In the summer of 2005 my husband and I moved from the town we were both born and raised in, Baltimore, Maryland, to Ft. Lauderdale, Florida.
We looked forward to a fresh start and a more relaxed lifestyle. Our son would begin high school that fall so it seemed like an ideal time for him to make the transition. Our daughter, in her junior year at University of Maryland, chose to stay behind. My only other ties to the state were my parents who were solidly rooted there and a few close friends.
I was never out of touch with my home town; my daughter, parents, and friends regularly kept me up to date on all the local news and gossip. Had there been any emergency I would have known immediately, so I was baffled by the peculiar call I received from Baltimore on a particular afternoon in the spring of 2009.
I had been out that day when my son answered the telephone and wrote down a message for me. The caller provided only a name and number, no other details, and did not indicate an emergency. The caller’s name began with “detective” and the area code indicated a Baltimore, Maryland telephone number.
I did not know what the call was about, but the little information I had been given peaked my curiosity. Since no details had been shared with my son I assumed that the message was private. Using the process of elimination I had an inkling that the call somehow had to do with my 1980 rape. Still I could not imagine what the detective wanted to talk to me about. I did not want my son who knew nothing about the rape to overhear the conversation, so I promptly returned the call from my bedroom telephone extension.
The detective answered my call and I identified myself. With great care and consideration he explained that what he was about to share with me was a very delicate issue. He said that he was concerned with my emotional fragility. I assured him that I could handle whatever he had to say and told him to speak freely.
He began by telling me that the Baltimore County police department had recently made a discovery. The doctor who had examined me and many other victims at the Baltimore County rape crisis clinic between the years 1970 and 1990 had kept all his patients’ forensic slides. But in all the years the doctor worked at the clinic he never told anyone about the slides or where he kept the box that he put them in. The doctor had passed away never having shared his secret.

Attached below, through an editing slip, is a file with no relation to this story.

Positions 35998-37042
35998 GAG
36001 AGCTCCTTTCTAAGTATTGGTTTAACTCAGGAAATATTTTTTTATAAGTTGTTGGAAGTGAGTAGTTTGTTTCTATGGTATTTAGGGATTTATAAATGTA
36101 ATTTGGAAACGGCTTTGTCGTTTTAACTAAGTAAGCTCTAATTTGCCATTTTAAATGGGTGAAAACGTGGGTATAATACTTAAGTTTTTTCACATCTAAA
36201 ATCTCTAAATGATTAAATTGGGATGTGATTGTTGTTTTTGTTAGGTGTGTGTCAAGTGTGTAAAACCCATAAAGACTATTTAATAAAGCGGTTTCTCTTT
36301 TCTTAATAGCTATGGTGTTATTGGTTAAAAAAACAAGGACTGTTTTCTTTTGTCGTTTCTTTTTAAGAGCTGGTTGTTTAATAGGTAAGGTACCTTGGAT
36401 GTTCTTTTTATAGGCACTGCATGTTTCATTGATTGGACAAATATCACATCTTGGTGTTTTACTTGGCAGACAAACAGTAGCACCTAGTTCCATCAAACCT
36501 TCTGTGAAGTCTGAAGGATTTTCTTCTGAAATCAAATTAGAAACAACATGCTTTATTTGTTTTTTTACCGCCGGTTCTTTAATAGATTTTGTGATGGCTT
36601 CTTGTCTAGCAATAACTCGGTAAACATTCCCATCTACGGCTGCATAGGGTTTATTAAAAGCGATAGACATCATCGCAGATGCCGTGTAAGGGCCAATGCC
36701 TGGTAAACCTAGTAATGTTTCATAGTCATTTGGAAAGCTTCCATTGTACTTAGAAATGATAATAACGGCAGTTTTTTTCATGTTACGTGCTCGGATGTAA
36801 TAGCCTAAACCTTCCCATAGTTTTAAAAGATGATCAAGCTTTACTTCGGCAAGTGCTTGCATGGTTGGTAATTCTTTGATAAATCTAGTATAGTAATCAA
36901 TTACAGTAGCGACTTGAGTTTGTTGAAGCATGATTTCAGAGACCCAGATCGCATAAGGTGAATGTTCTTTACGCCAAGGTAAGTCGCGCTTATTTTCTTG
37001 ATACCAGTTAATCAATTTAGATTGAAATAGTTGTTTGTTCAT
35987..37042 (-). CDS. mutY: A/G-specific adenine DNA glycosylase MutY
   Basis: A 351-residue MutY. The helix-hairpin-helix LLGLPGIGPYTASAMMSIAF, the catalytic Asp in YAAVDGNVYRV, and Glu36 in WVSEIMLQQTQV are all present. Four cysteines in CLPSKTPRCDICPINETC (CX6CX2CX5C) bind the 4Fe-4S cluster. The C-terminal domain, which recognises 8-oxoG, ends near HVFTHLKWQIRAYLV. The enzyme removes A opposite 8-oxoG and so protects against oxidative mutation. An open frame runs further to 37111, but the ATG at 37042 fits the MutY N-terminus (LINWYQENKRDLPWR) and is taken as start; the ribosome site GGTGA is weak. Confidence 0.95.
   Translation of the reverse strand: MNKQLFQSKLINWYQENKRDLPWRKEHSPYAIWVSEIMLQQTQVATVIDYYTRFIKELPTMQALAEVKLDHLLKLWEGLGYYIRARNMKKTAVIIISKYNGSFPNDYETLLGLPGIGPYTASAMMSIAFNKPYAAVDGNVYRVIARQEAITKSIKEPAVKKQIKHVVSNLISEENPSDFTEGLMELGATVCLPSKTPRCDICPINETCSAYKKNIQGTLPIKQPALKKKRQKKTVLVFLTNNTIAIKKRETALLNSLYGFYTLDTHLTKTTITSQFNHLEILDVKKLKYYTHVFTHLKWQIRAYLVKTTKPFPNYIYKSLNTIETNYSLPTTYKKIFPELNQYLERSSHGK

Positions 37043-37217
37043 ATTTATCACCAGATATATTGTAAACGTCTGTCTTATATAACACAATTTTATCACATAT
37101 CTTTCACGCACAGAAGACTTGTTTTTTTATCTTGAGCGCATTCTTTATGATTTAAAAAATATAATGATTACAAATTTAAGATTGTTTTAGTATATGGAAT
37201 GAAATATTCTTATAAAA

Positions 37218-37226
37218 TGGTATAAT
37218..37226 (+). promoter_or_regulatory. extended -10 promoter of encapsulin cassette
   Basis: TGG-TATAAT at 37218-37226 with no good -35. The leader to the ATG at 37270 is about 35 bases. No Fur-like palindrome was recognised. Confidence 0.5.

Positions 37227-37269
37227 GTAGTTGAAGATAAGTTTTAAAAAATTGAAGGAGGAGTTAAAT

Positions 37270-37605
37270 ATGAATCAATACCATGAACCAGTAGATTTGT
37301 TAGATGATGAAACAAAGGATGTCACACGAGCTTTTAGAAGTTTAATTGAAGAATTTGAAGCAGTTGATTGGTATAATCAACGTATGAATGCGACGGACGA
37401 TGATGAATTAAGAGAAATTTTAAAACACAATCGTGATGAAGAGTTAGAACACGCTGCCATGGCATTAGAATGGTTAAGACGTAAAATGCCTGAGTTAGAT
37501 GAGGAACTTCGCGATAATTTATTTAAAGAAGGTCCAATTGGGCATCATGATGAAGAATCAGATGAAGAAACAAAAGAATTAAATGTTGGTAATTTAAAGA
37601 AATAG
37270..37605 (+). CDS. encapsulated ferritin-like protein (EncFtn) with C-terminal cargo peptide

Sometime in 2009 a hospital employee accidentally found the box of slides, assumed it was worthless, and was ready to discard it. The police department somehow got wind of the discovery and an investigation began. Realizing that they had stumbled onto a goldmine they obtained a million dollar grant from the state to fund the reopening and reworking of all the cold rape cases from that twenty year span.
My slide from 1980 had been found inside the box. Before I was contacted the slide had been sent to the crime lab to see if it had two sets of DNA on it. It was determined that it did. They also read all my reports to be sure that my case was legitimate. Based on all the facts they decided to move forward with the case. The only thing needed before proceeding was my approval.
I joyously consented to full cooperation and authorized the detective to proceed with the investigation. He was relieved. He told me that most of the women he had contacted had not reacted the way I did and thanked me for making his job much easier.
In order to isolate and identify the perpetrator’s DNA they had to subtract my DNA coding from the mix (my DNA and the perpetrator’s DNA were combined on the slide). They needed a saliva sample from me in order to do that, so the detective arranged with the police department in the county I currently resided in to swab my mouth. The sample was then sent to the Maryland crime lab for processing.
To catch the perpetrator he had to have reoffended after 1994 when the Maryland DNA data base was first established. My case was thirty years old. What was the likelihood that his DNA was registered in the system or that he was even still alive? Even with the evidence at hand the odds did not seem to be in our favor.
The investigation process moved slowly. This was an old case and not a priority for the crime lab. They had new cases coming in every day that took precedent. Several months passed by with the detectives and I impatiently waiting to find out if a match was made.
In November 2009, after waiting six long months, the results finally came in.
The detective called me with good news. We had our man! But the news got even better. Not only was he identified, he was currently sitting in jail awaiting another rape trial. A different detective working on another slide from the same box mine was found in had already matched him to that rape and had him arrested. His DNA had been in the system because he had reoffended.